Guest conductor Daniel Hege will lead the Madison Symphony Orchestra (MSO) and substitute for music director John DeMain. (NOTE: John DeMain is in Washington, D.C., conducting a production of Kurt Weill‘s “Lost in the Stars” for the Washington National Opera at the Kennedy Center for the Performing Arts. It opens next week.)
Ludwig van Beethoven’s hugely influential Romantic-era Violin Concerto brings the concert to a thrilling close with technical fireworks.
The concerts are in Overture Hall of the Overture Center, 201 State St., on this Friday at 7:30 p.m.; Saturday at 8 p.m.; and Sunday at 2:30 p.m.
Born in Russia, the young violinist Alina Ibragimova (below) rapidly established herself as a first-rate soloist and chamber musician with the world’s foremost ensembles. Britain’s The Guardian newspaper called her “one of the most technically gifted and charismatic instrumentalists of the age.” A highly flexible and adaptable musician, Ibragimova is equally at home on modern and baroque period instruments, and frequently tours as both soloist and director. She was awarded the Royal Philharmonic Society Young Artist Award in 2010.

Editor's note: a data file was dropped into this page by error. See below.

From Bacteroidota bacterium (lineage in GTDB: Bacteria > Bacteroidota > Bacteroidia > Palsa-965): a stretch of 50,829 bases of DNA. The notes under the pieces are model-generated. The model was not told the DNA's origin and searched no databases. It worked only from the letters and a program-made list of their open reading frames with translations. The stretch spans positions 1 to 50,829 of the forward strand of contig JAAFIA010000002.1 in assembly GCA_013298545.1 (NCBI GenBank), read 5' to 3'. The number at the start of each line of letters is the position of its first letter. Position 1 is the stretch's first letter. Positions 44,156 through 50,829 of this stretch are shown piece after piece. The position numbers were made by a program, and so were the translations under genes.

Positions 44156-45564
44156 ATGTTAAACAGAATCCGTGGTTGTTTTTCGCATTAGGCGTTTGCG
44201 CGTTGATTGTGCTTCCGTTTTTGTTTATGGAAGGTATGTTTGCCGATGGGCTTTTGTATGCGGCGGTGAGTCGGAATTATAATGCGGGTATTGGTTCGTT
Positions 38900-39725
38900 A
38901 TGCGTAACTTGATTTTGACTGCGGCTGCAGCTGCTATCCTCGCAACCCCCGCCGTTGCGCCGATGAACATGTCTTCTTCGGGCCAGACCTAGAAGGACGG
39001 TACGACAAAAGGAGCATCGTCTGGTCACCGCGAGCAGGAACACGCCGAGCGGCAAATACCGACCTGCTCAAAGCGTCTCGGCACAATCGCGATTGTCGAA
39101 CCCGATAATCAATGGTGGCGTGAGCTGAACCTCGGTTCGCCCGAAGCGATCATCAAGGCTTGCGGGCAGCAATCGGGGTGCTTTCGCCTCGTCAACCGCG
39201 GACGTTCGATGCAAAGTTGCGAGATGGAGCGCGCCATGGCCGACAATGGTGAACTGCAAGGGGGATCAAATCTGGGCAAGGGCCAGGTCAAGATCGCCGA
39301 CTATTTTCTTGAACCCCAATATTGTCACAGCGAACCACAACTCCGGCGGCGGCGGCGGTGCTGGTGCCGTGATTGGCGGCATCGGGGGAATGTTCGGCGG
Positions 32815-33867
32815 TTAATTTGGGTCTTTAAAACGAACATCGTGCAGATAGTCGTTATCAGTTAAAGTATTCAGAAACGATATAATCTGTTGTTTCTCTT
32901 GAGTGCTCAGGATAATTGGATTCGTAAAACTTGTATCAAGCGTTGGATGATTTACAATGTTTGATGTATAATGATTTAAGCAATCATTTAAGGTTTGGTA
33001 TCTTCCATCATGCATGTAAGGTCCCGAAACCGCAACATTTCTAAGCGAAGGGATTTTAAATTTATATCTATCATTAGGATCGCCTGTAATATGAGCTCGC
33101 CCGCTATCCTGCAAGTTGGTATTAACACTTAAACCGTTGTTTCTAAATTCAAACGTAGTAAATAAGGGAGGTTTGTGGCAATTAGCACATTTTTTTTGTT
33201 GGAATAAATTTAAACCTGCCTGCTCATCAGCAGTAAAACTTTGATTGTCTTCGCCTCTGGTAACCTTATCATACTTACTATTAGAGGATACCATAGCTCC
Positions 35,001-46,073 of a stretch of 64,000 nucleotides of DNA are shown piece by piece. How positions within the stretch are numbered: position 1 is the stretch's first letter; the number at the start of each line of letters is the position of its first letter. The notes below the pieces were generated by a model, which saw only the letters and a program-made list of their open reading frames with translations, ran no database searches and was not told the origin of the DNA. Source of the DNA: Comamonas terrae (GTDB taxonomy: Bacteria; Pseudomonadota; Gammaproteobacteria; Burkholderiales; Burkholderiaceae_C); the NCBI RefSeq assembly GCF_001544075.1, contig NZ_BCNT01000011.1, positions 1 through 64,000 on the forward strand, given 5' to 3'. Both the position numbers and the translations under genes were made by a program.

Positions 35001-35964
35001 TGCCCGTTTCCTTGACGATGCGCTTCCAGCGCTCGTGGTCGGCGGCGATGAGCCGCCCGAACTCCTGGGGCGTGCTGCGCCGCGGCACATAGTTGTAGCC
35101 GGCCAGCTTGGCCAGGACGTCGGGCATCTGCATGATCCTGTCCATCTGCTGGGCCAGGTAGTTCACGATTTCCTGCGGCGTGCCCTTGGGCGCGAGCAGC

The concerts cover three different periods of music.
The program begins with the late Romantic period with the Romeo and Juliet Fantasy Overture by Peter Ilyich Tchaikovsky (below). The work taps into the great Shakespearean play, contrasting the rivalry between the Capulet and Montague families, with the passionate music of the second theme clearly expressing the feelings of the two young lovers.
The Impressionistic period is represented the sensuous Daphnis and Chloe Suite No. 2 by Maurice Ravel (below). It recounts the stirring fifth-century BCE Greek story of Daphnis and Chloe, who were abandoned as children and brought up by shepherds. The two fall in love, but Chloe is abducted by pirates. After Daphnis rescues Chloe, the couple pantomimes the tale of Pan wooing the nymph Syrinx as the sun rises. Ravel’s score originally accompanied a ballet premiered by the Ballets Russes in Paris in 1912.
Finally, the early Romantic period is featured with the technically challenging Violin Concerto by Ludwig van Beethoven (below top) which premiered in 1806. A work of beauty, the concerto did not become popular until several decades later, thanks to the advocacy of the legendary violinist Joseph Joachim (below bottom). Beethoven’s only violin concerto, this work paved the way for the great 19th-century German violin concertos by Felix Mendelssohn, Max Bruch and Johannes Brahms.
Known for his novel interpretations of standard repertoire, Colorado native Daniel Hege (below) is Music Director and Conductor of the Wichita Symphony Orchestra and a frequent guest conductor of orchestras throughout the United States including the Houston, Detroit, Seattle and Indianapolis symphonies.